Now Updating

Summarizing by Shane Ramsey

English v. Cage (In re Porter Development Partners, LLC)

Case Type:
Case Status:
No. 23-20047 (5th Circuit, Nov 07,2023) Not Published
The U.S. Court of Appeals for the Fifth Circuit held a district court did not abuse its discretion in denying a pro se appellant's motion for an extension of time to file a notice of appeal.
Procedural context:
As the facts section below reflects, the appellant in this case, acting pro se, filed myriad motions for reconsideration and appeals to the district and circuit courts from rulings in a bankruptcy case disallowing his claims. This particular appeal concerned the district court's denial of the appellant's motion to extend the deadline to file an appeal to the Fifth Circuit from one of the district court's rulings. At the Fifth Circuit, the appellant stated the issues on appeal concerned the merits of the disallowance determinations underlying his appeal, while the appellee contended the only appellate issue was whether the district court abused its discretion in denying the motion to extend the appellate deadline. The Fifth Circuit agreed with the appellee's framing of the issue and liberally construed the pro se appellant's brief to address that issue.
Porter Development Partners LLC and 18 related entities filed voluntary chapter 7 bankruptcy petitions in March and April 2015 in the U.S. Bankruptcy Court for the Southern District of Texas. In October 2019, Appellant Wayne M. English, filed claims in several of the debtors' cases based on an investment he made in one of the debtor entities. Chapter 7 Trustee Lowell T. Cage, the appellee in this appeal, objected to the claims. English did not respond to the objections. The bankruptcy court granted the claim objections in May 2020 and disallowed the claims. The court then denied English's motion to reconsider. English did not appeal the disallowance orders. Instead, in July 2020, English filed new proofs of claim in the same debtors' cases based on the same investment. The trustee objected in September 2020, English responded, and the bankruptcy court entered orders disallowing the July 2020 claims in October 2020 and April 2021. The bankruptcy court then denied English's motion to reconsider and English timely appealed to the U.S. District Court for the Southern District of Texas. The district court affirmed the bankruptcy court's disallowance of English's July 2o2o claims in December 2021, concluding res judicata barred those claims. The district court then denied English's motion for reconsideration on March 10, 2022. English's deadline to appeal was April 11, 2022. English filed a pro se notice of appeal to the U.S. Court of Appeals for the Fifth Circuit that was docketed on April 12, 2022, and a motion for an extension of time to appeal on April 15, 2022. In the motion to extend the deadline to appeal, English argued his notice of appeal actually arrived at the district court before the filing deadline but the clerk could not find it, and he should not be penalized for the late filing. The district court denied the motion to extend the deadline via an order dated December 1, 2022, and thus the notice of appeal filed on April 12 was late. This led the Fifth Circuit, acting sua sponte, to dismiss English's appeal for a lack of subject matter jurisdiction, and then to deny English's motion for reconsideration. Not to be deterred, English also moved the district court to reconsider its December 1, 2022 order denying the motion to extend time to appeal, which the district court denied. He then appealed the district court's December 1, 2022 order to the Fifth Circuit.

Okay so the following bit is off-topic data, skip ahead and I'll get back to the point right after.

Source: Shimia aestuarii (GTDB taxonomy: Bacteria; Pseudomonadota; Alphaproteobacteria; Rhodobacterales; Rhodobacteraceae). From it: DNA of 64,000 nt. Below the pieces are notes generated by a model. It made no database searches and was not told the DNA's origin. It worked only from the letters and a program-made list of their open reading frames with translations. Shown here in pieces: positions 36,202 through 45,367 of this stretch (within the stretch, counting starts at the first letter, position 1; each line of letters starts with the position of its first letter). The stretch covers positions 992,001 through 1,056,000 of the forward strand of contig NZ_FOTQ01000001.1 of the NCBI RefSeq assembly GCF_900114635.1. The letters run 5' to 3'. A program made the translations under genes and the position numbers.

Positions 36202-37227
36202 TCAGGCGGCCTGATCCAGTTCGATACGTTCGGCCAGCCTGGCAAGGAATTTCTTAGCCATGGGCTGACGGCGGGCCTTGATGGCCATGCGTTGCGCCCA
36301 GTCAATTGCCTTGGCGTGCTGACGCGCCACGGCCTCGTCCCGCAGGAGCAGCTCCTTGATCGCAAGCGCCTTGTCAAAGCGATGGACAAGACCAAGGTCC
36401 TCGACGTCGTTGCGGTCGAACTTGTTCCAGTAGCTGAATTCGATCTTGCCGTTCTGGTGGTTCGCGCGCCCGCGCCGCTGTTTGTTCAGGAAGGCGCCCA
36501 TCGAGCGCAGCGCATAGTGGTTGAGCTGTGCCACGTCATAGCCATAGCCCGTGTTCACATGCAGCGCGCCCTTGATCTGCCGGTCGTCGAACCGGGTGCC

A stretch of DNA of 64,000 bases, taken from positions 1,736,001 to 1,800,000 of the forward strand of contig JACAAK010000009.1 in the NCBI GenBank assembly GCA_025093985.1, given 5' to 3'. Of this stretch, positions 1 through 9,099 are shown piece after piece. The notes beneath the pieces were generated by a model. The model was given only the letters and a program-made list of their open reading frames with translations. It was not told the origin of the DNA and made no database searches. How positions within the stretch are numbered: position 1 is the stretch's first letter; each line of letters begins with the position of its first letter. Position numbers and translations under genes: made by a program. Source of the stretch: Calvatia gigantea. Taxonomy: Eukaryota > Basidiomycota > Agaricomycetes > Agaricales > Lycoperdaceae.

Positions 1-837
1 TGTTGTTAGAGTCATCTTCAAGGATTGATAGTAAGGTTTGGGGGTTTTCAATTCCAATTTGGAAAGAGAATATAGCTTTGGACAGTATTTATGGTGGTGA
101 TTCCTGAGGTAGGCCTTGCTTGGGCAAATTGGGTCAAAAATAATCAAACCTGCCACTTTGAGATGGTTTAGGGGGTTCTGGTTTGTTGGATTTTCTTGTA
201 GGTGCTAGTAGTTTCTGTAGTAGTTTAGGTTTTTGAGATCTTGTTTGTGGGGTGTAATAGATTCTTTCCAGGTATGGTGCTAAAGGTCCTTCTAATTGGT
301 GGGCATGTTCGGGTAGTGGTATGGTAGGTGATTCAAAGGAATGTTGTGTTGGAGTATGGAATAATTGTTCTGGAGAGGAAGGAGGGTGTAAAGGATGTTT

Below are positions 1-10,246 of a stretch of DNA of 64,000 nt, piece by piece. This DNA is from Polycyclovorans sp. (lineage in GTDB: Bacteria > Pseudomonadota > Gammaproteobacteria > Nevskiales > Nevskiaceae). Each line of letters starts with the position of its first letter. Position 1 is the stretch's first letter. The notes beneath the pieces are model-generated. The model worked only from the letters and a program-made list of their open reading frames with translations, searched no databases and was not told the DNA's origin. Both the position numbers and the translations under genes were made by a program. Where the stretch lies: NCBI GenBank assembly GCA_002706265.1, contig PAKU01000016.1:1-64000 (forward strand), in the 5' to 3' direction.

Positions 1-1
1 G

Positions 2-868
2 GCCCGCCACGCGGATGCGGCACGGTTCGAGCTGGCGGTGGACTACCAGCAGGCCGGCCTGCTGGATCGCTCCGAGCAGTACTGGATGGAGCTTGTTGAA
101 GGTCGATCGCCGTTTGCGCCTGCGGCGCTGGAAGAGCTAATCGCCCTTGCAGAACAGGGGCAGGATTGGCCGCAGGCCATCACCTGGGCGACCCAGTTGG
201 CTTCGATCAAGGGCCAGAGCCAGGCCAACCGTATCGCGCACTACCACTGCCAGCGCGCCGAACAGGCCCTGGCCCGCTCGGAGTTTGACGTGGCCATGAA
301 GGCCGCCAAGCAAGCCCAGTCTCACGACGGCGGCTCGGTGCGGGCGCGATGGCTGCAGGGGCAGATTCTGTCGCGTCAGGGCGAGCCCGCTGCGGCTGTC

Wiener, Willett, and Douglas

ABI Membership is required to access the full summary. Please Sign In using your ABI Member credentials. Not a Member yet? Join ABI now - it is absolutely worth it!

About us in numbers

3584 in the system

3468 Summarized

10 Being Processed